Do you have the right to work from home?

In light of the rising digitalization of many industries, the home office is a topic of growing importance. For many employees, a home office provides greater flexibility and a better work-life balance. Because staff no longer have to travel to their place of work, they have more time for family, hobbies, and other activities without needing to reduce their hours or lose pay. But not every employee enjoys the luxury of working from home. Who’s entitled to work from home?

Working from home rights - Do you have a right to flexible working?

Whilst some countries such as the Netherlands have already established laws governing the working from home, the United States labor laws do not currently include a right to work from home. In other words, it is entirely at the discretion of the employer to permit flexible working or home working. A home office law as such does not exist. However, under the Family Medical Leave Act (FMLA), some employees with special medical conditions or those closely caring for others with medical conditions may be able to apply to work from home.

Employees who do not fall under the FMLA special criteria are generally not entitled to work from a home office. The decision whether staff can work flexibly lies with the employer. If no provisions for working from home exist in a business, employees can raise a relevant inquiry. However, company owners are not legally required to comply and can reject applications for home working.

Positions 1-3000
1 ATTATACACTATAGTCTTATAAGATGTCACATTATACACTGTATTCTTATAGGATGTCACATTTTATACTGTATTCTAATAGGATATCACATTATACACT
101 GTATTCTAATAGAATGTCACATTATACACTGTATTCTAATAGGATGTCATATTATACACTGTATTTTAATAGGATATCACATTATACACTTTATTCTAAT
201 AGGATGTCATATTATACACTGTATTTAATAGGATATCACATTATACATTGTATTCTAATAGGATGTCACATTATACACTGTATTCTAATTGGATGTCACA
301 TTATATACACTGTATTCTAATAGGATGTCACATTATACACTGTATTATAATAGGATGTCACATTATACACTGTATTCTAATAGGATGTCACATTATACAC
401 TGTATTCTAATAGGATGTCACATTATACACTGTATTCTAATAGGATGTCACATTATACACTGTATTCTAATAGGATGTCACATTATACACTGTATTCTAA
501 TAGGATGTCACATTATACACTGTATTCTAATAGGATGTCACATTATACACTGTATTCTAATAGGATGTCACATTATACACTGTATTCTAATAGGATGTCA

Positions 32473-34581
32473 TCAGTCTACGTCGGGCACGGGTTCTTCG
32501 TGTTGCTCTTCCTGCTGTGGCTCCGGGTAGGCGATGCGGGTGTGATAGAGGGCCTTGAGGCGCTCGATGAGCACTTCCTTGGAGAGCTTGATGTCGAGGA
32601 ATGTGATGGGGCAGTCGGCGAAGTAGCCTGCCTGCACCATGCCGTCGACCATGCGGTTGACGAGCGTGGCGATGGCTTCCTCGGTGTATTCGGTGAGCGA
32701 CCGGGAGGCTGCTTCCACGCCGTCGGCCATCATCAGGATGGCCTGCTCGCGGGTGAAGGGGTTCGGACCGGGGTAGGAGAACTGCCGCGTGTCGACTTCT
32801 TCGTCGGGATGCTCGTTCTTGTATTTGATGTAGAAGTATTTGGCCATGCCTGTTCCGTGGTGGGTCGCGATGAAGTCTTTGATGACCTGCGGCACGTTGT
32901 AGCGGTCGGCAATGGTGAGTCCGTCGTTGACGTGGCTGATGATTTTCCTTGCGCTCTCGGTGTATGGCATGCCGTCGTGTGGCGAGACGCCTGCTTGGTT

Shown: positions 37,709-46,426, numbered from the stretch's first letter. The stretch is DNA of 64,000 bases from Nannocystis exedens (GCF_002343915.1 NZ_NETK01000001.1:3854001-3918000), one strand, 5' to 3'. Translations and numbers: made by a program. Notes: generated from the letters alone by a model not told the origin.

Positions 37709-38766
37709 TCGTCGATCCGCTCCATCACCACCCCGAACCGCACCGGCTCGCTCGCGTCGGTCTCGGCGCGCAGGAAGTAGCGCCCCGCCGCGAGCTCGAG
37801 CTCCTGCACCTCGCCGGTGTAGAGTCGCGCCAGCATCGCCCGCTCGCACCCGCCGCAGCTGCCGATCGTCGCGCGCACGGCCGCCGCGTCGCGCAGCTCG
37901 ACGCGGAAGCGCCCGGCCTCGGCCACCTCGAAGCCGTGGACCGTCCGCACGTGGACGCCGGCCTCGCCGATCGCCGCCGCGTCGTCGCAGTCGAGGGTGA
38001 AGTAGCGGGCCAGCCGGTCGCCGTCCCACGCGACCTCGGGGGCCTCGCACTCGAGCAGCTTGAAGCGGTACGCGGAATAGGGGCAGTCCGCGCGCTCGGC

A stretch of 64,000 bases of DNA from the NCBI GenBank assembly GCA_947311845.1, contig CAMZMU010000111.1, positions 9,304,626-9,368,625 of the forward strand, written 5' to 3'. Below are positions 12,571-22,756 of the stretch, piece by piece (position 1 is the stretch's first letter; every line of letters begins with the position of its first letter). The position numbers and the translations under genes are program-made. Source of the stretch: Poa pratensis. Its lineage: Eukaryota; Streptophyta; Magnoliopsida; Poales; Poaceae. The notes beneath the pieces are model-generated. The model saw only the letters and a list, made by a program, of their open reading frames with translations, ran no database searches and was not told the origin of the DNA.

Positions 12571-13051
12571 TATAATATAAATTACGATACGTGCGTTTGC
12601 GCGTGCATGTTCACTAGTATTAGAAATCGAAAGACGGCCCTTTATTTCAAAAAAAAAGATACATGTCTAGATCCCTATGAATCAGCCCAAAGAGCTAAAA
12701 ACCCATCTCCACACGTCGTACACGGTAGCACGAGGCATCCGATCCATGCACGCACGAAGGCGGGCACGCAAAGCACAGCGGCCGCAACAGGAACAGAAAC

Note

Working from home during the coronavirus pandemic: to slow the spread of COVID-19, many people are now working from home. However, the crisis doesn’t change existing labor laws. As such, employees do not automatically gain a right to work from home. To keep their businesses going and comply with their fiduciary duty, many employers have spontaneously approved working from home. The US Department of Labor provides additional information on workplace safety during the coronavirus pandemic.

Flexible working rights: employment contract clauses

According to the US Fair Labor Standards Act, employers can implement remote and flexible working for their employees as long as they maintain an accurate record of the hours worked. Where an employee is allowed to work from home, the relevant provisions can be included in their employment contract. Additional conditions and frameworks for flexible working can also be agreed upon, for example, how often an employee gets to work from home, how they may be contacted, what equipment is provided, or how overtime is calculated. If staff did not previously have the right to work from their home office, the regulations can be added as a supplement to their existing employment contract.

Right to work from home through labor agreements

The right to work from home doesn’t necessarily need to be included in an employment contract. Labor agreements could also regulate flexible working arrangements. Large corporations with labor agreements in place can define home office rights within these regulations. Home working provisions may also be defined internally between management and a staff association or a work council where one exists. However, the right to work from home cannot be forced and always remains at the discretion of the employer.